"Data is the new oil” has become such a cliché that many companies still run the risk of capturing all kinds of data from internal and external sources, and not using analytics well enough to create actionable insights and create new solutions as well as solve problems. The reason is that businesses capture the data and throw it into a data mart or warehouse and even generate some reports but are not recognising the potential to transform their businesses. The chart below explains the stages through which companies will have to move to really get the benefits.
In the digital era the only way for organisations and employees to remain relevant in the marketplace is by constantly innovating and reinventing themselves. To do this, talent development must recognise that by acquiring new skills, capabilities can be enriched or enhanced. It should be feasible to identify specific skill sets required for specific roles and along with the previously acquired capabilities and experiences, equip oneself to handle new assignments. Hence, organisations need to start mapping the skills inventory, help employees draw up aspirational career tracks based on the skill gaps against role requirements and provide upskilling opportunities to attain the desired goals. Businesses can thus leverage the experience of their talent pool and simultaneously create pathways to acquire the required capabilities in the shortest possible time. New talent acquisition will also have to be made based on skill requirements and subsequent orientations and inductions can be focused on the skill gaps mapped, thus, shifting the ownership of upskilling to the individuals as their success is intrinsically linked with their continual skill development.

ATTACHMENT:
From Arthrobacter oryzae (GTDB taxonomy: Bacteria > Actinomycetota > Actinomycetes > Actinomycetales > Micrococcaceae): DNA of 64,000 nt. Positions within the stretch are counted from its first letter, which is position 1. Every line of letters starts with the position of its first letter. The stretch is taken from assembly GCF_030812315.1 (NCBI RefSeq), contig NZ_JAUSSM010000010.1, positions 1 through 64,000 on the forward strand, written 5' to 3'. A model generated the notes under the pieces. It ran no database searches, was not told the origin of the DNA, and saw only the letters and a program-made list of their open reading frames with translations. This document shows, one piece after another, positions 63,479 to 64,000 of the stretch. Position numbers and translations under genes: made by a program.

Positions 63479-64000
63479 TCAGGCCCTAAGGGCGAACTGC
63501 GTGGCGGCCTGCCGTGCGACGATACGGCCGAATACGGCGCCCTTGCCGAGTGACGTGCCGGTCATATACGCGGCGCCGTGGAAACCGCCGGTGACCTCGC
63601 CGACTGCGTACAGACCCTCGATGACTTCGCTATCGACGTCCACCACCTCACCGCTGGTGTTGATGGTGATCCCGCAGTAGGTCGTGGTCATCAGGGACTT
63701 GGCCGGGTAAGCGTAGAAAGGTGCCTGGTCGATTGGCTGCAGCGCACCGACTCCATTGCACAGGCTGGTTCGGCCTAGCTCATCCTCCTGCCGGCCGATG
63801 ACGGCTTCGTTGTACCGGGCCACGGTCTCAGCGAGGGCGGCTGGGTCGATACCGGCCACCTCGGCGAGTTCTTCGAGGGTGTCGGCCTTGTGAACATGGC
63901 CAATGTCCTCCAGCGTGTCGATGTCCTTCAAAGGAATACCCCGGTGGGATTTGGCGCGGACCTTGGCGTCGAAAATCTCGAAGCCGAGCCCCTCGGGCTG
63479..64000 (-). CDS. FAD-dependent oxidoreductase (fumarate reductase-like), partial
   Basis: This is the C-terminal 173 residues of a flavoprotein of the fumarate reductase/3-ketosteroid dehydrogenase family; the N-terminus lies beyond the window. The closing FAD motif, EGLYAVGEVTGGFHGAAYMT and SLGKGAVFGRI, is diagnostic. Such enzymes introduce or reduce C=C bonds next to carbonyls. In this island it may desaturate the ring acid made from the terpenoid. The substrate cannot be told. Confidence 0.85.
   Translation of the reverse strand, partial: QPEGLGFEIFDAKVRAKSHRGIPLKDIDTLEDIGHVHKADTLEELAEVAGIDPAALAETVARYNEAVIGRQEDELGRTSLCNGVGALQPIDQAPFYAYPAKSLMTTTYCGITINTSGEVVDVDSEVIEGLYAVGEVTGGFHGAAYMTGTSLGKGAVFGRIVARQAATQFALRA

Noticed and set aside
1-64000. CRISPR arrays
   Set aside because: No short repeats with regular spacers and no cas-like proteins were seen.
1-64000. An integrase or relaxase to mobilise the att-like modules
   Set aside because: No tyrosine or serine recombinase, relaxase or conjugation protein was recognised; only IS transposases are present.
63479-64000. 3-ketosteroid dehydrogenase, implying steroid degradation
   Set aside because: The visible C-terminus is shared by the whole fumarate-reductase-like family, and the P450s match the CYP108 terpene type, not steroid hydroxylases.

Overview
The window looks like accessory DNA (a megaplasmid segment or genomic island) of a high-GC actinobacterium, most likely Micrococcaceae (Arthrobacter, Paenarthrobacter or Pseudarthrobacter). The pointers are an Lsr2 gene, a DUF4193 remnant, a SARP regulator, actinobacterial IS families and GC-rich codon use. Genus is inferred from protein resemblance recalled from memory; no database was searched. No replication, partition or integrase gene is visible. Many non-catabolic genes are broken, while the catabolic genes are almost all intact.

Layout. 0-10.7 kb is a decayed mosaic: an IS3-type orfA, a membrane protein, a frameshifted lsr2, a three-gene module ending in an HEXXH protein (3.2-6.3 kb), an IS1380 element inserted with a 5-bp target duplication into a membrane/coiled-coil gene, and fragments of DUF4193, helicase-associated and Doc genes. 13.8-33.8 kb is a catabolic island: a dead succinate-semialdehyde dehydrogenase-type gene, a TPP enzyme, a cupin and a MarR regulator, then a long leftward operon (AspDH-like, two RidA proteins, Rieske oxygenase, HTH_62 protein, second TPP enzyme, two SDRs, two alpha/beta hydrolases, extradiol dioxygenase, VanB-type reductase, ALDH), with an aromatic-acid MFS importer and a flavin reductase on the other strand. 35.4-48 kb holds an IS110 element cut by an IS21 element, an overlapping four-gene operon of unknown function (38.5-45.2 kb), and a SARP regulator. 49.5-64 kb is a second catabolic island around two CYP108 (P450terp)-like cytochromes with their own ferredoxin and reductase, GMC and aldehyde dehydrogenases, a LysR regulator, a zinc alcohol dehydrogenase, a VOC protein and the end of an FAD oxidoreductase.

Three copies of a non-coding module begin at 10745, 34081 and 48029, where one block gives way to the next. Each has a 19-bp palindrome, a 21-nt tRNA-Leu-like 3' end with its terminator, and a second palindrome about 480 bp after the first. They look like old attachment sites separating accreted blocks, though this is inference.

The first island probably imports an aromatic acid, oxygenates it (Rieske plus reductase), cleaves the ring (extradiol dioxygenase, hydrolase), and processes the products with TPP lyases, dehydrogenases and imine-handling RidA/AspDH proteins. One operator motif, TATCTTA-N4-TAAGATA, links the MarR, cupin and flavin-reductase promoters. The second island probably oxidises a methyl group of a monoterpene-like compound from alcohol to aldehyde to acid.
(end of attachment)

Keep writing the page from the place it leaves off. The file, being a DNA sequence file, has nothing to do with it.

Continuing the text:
In digital reengineering, there is no concept of “one size fits all”. Each vertical domain has its own characteristics and while some ideas are fungible, for instance, between retail and insurance, it is important to realise that every industry has specific needs, and the choice of which processes within a firm will benefit most from digitalisation can determine the competitive advantage the firm drives.